I had hoped to get some basic ground cover installed prior to my friends' visit, but I ran out of time, so I decided to simply paint the exposed ground area green to represent ground cover; Cherie helped me with this project as I found the white plaster and Sculptamold absorbed a lot of paint. I also painted the road a dark grey, and I painted the farm pond and creek a sandy color in preparation for future coloring there before pouring water in those areas.

The scenery that is done in the Pearson Curve area is what I consider roughed-in scenery. At some future time, I'll go back to bring the scenery to a more finished level.

Tunnel Liners

During the time I was working on the scenery at Pearson Curve, I was also casting liners for all the tunnels on the layout. I used the Woodland Scenics Tunnel Liner molds and cast the liners out of Woodland Scenics Lightweight Hydrocal. These molds are made to cast HO scale tunnel liners, so I modified the molds with styrene dams to correct the dimensions for N scale. I have two of these modified molds, so I mixed a batch of plaster and poured two liners each night over a period of a couple of weeks until I got the required number of liners.

I also started working on coloring these liners with a mixture of Woodland Scenics pigments in preparation for installing them at some future time. Each tunnel portal will receive 2-4 liner castings to represent blasted rock for each tunnel.


Fascia Schematic Diagrams

After the July 21, 2007 operating session, I decided to create a schematic diagram for each town and installed them along the fascia.  Each sign shows the location of all the tracks in a given town area. The diagrams help operators know which track is the main, which track is the passing siding, and which tracks serve a given industry.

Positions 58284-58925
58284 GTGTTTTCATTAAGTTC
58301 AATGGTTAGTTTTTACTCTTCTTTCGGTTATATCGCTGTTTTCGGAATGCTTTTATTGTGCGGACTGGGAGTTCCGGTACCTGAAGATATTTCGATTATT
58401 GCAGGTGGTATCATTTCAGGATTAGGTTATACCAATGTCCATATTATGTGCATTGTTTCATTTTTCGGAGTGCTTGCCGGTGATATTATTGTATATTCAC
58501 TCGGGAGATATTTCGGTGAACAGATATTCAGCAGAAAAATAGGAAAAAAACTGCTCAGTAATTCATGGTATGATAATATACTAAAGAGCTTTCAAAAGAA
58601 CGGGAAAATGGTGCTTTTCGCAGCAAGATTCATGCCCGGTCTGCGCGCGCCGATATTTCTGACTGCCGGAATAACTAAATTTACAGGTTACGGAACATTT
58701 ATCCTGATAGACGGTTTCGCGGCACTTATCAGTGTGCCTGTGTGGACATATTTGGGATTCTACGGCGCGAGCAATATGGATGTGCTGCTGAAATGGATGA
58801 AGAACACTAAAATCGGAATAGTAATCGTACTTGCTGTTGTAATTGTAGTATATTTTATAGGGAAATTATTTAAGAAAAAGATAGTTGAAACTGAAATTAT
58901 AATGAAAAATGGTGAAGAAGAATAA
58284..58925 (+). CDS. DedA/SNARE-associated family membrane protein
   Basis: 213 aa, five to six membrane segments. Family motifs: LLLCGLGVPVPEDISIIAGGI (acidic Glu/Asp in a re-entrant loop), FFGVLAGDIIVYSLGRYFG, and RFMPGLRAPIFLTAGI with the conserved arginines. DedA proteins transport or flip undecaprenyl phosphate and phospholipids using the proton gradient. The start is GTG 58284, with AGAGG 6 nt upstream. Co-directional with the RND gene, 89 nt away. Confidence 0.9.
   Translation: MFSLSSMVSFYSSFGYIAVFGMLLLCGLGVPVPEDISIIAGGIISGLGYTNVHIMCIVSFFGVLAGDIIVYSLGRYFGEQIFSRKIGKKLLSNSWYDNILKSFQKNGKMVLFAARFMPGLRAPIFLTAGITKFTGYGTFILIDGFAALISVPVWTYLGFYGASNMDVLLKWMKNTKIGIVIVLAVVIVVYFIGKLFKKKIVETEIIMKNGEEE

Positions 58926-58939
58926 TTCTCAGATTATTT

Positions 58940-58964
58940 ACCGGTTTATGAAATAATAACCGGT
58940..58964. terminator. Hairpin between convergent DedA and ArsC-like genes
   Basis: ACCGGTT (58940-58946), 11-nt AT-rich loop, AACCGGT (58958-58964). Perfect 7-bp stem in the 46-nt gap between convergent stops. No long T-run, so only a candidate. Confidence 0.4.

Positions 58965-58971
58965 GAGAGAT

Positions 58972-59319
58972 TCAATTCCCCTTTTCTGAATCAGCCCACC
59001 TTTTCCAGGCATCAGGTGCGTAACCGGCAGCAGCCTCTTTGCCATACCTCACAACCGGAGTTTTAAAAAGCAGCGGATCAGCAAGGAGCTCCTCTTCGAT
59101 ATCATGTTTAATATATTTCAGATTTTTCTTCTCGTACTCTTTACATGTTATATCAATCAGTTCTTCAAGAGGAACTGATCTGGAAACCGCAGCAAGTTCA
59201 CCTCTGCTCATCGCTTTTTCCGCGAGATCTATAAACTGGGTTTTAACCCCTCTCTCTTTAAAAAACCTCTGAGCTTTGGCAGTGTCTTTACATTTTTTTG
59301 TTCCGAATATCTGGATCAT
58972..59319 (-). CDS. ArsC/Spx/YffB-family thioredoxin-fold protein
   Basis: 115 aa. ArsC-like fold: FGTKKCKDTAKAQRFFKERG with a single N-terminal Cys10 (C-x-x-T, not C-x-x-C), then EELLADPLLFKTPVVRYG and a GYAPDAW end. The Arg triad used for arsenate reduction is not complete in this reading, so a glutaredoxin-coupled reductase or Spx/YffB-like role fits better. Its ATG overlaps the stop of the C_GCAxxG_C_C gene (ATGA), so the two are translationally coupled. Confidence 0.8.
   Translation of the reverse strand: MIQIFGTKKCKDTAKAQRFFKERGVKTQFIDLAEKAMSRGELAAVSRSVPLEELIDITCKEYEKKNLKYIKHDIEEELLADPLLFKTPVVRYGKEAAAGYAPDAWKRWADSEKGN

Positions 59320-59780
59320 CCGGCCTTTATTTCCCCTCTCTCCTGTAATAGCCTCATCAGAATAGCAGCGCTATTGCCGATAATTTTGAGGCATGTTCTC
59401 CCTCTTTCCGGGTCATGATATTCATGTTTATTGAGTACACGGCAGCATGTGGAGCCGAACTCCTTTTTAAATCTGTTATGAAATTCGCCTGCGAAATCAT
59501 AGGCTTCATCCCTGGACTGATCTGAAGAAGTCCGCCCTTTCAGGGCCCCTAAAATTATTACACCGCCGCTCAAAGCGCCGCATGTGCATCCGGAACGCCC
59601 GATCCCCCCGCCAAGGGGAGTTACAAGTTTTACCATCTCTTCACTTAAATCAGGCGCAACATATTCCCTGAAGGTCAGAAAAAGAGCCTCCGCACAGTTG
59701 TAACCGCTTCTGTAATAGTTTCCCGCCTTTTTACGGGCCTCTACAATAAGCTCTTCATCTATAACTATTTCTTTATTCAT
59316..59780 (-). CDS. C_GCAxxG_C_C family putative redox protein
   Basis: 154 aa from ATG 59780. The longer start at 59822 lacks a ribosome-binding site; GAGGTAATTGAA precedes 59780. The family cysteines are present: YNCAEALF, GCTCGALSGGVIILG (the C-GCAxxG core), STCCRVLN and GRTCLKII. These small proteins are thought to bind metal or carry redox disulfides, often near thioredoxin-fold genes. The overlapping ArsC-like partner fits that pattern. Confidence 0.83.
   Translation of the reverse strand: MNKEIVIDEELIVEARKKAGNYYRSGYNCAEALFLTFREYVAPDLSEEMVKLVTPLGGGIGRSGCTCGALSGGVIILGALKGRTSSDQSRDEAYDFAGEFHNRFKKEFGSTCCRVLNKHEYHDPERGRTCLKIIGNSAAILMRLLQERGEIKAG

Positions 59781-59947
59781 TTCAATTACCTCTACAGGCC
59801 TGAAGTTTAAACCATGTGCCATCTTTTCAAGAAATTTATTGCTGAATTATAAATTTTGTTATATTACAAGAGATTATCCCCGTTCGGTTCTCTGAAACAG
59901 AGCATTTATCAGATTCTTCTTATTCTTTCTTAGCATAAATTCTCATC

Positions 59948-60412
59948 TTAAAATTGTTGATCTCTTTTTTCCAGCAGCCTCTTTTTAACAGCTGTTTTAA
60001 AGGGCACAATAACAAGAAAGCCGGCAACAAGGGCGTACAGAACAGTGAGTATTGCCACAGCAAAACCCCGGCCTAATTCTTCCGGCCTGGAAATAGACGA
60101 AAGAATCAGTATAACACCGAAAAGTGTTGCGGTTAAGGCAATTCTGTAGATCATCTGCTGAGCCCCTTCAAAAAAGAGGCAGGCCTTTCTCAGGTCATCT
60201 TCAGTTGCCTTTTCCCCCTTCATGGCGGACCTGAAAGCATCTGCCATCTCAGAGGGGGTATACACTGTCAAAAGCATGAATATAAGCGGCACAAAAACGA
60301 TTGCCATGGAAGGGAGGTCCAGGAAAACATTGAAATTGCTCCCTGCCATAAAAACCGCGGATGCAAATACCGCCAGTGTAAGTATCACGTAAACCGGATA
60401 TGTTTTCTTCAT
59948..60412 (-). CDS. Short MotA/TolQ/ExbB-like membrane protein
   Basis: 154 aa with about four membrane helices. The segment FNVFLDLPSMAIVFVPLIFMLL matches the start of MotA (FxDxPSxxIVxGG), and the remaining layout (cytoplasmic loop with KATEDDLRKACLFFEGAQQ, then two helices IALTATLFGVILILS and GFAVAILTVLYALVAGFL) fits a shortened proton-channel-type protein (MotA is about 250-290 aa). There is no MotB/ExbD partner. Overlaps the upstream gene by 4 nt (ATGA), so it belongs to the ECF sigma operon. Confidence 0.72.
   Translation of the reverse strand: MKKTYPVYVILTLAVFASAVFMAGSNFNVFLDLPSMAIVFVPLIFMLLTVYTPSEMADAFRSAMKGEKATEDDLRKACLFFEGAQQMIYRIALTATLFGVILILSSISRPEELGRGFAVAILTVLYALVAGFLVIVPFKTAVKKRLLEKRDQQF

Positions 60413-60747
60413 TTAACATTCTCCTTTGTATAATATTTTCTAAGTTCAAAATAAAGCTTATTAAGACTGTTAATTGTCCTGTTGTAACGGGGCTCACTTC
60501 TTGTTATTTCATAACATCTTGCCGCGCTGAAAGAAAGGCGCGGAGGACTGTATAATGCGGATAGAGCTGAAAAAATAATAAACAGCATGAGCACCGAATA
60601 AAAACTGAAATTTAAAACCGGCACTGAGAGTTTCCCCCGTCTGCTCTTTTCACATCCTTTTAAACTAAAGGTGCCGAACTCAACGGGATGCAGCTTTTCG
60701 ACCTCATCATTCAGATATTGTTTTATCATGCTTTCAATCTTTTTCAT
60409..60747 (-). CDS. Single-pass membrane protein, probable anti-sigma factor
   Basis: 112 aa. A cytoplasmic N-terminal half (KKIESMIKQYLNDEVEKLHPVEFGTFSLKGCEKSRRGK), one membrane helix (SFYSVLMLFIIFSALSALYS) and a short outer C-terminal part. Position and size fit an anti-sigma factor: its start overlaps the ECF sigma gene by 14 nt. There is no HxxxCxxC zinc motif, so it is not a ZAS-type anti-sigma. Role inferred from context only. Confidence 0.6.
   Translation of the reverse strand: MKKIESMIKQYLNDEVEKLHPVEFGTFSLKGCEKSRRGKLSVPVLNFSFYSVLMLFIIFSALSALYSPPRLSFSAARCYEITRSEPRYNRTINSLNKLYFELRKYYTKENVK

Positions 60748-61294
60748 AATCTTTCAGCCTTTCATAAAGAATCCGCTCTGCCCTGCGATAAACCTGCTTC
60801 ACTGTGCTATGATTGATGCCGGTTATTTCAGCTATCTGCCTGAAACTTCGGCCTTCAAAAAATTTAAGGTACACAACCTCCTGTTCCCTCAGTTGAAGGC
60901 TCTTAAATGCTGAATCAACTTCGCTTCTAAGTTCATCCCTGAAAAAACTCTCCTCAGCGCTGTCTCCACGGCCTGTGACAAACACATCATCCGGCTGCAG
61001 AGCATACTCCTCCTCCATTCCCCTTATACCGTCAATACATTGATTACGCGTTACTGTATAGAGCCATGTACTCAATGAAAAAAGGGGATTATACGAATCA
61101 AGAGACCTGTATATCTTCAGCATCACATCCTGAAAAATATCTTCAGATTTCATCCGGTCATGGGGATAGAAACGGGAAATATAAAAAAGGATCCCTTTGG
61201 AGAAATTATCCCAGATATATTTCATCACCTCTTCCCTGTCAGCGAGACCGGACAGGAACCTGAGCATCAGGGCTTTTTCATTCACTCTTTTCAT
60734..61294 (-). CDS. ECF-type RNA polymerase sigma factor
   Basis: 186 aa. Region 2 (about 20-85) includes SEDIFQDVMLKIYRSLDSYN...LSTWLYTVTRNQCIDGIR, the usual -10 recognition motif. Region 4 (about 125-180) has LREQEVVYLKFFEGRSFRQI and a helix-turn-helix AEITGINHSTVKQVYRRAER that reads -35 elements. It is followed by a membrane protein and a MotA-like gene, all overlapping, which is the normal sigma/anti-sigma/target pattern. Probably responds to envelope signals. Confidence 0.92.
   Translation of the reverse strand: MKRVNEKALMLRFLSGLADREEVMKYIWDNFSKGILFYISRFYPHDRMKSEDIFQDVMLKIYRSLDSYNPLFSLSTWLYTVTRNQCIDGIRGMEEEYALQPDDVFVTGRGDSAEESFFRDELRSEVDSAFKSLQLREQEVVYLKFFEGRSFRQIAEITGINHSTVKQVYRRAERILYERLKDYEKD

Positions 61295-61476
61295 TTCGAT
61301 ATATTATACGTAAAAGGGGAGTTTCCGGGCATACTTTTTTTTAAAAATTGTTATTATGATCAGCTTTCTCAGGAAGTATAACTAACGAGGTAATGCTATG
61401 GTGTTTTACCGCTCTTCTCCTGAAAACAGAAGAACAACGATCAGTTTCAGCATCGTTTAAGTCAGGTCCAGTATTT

I created my fascia schematic diagram signs in Microsoft Publisher; the signs are approximately 4" x 10" in size, so I can get two diagrams to one piece of paper. I simply printed these signs on regular paper for now and installed them temporarily with tape. If I need to make changes, I can modify the diagram and print a new one. When I get the final diagrams made, I intend to print them on photo paper so they look a little nicer. In the meantime, my operators now can consult these diagrams whenever they have a question about the location of a particular track.

I got the idea for making these diagrams after viewing some on the Layout Design SIG (LDSIG) wiki page for Mark Lestico's N Scale UP Cascade Subdivision.

(Note: All of the scenery work in this report--including work that was not photographed--was done between 05/06/2007 and 08/19/2007. The posting of this report has been delayed until 12/27/2007 because of time constraints.)


Photos of Progress as of August 4, 2007